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A pressure ulcer is localized injury to the skin and/or underlying tissue usually over a bony prominence, as a result of pressure, or pressure in combination with shear. There are many contributing or confounding factors associated with pressure ulcer development including limited mobility.

Immediate recommendation for all pressure ulcer stages (descriptions and photos) call for immidiate referral to wound care specialist for evaluation/treatment.

Intermediate recommendations include:
  1. It is extremely important to advise the patient to limit/eliminate all pressure from the area as soon as possible. For example, if it the wound is on the heels, use pillows or special pressure reducing boots. If the wound is on the ischium, limit sitting on the wound, etc.
    1. do not position directly on a pressure sore
    2. turn every two hours at a 45 degree angle while in bed even if on a specialty mattress. Do not position directly on trochanters
    3. keep head of bed 30 degrees or less if no contraindications
    4. do not use ring or donut shaped devices
    5. avoid leaving patient on a bedpan
    6. use transfer aids to avoid friction and shear
    7. do not apply heat directly on the pressure ulcer (heating pads, hot water bottles, etc.)
    8. if the wound is on a sitting surface, advise no sitting up or limit time sitting up to meal times only until seen in the wound clinic
    9. do not to vigorously rub or massage the area.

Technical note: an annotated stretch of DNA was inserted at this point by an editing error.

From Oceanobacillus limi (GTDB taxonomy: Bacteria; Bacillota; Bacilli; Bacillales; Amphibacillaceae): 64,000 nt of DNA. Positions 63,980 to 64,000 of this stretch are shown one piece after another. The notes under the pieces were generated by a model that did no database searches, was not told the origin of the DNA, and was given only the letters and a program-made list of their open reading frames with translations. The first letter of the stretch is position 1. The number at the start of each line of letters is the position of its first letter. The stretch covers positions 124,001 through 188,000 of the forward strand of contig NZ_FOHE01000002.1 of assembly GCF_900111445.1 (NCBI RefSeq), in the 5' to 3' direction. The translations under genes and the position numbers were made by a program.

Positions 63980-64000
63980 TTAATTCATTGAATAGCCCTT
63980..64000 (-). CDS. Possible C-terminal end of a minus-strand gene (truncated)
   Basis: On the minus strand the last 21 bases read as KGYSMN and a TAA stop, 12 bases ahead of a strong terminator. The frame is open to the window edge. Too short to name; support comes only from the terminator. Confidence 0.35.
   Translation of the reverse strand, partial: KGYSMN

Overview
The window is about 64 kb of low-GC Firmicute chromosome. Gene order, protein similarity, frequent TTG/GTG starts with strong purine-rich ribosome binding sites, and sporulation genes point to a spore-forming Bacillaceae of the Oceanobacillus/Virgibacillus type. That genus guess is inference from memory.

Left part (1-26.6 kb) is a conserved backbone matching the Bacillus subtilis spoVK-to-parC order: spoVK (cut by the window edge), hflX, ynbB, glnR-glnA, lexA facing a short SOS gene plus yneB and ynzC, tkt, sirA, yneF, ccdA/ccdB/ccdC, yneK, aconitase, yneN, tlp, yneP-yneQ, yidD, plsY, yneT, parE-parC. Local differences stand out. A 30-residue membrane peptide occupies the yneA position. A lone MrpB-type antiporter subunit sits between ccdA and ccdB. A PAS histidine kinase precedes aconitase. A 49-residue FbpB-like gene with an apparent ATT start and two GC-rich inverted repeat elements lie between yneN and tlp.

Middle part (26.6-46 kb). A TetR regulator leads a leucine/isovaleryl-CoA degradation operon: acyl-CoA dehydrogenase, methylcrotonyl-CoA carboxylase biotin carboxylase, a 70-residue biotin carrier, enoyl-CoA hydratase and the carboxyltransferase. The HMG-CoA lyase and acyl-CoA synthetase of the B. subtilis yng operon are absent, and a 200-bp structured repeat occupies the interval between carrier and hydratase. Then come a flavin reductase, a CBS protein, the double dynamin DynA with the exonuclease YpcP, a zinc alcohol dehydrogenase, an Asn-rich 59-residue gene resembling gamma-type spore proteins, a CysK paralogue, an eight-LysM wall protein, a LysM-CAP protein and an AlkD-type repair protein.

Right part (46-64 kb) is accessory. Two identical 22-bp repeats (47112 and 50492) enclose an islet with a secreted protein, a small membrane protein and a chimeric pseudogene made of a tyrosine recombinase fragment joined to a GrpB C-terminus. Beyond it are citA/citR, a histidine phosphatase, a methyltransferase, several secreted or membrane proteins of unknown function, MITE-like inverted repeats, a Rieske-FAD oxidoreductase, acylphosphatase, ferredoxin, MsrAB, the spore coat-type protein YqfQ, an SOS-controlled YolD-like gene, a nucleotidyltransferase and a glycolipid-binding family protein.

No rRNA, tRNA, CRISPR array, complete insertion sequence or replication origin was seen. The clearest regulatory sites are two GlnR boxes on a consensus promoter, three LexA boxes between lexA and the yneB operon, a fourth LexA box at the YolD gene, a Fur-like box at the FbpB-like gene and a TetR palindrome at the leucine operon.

2. If the wound is closed, cover the area with a dry protective dressing such as a thin foam, gauze, or hydrocolloid dressing.
  3. If the wound is open, the wound (including the periwound area) should be cleaned with normal saline, water or wound cleanser at each dressing change.
    1. use a moist dressing such as wound gel or normal saline moistened gauze dressings twice daily covered with a dry gauze dressing to maintain a moist wound environment.
    2. avoid allowing the dressing to dry in the wound. If the wound is draining heavily, a more absorbent dressing such as an alginate can be utilized prior to wound clinic referral.
    3. For wounds in proximity to the pelvic area, establish a bowel/bladder management program if the patient is incontinent to avoid pressure ulcer contamination.
    4. Typically, pressure ulcers are not infected. However, if there are clinical signs of infection, treat the patient accordingly. Patients with diabetes mellitus, poor tissue perfusion, autoimmune disease, immunosuppression, and protein-calorie undernutrition are generally more susceptible to infections.

Association for the Advancement of Wound Care (AAWC). Association for the Advancement of Wound Care guideline of pressure ulcer guidelines. Malvern (PA): Association for the Advancement of Wound Care (AAWC); 2010.

Pressure Ulcer Prevention and Treatment Following Spinal Cord Injury Clinical Practice Guideline published by the Paralyzed Veterans of America and the Consortium for Spinal Cord Medicine. (2014)

European Pressure Ulcer Advisory Panel and National Pressure Ulcer Advisory Panel. Treatment of pressure ulcers : Quick Reference Guide. Washington, DC: National Pressure Ulcer Advisory Panel; 2009. Retrieved from www.npuap.org

National Pressure Ulcer Advisory Panel (2007) Pressure Ulcer Category/ Staging Illustrations. Retrieved from http://www.npuap.org/



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The University of Alabama at Birmingham Spinal Cord Injury Model System provides this website as an auxiliary resource for the primary care of patients with spinal cord injury.The contents of this website were developed under a grant from the National Institute on Disability, Independent Living, and Rehabilitation Research (NIDILRR grant number 90SIMS0020). NIDILRR is a Center within the Administration for Community Living (ACL), Department of Health and Human Services (HHS). The contents of this website do not necessarily represent the policy of NIDILRR, ACL, HHS, and you should not assume endorsement by the Federal Government.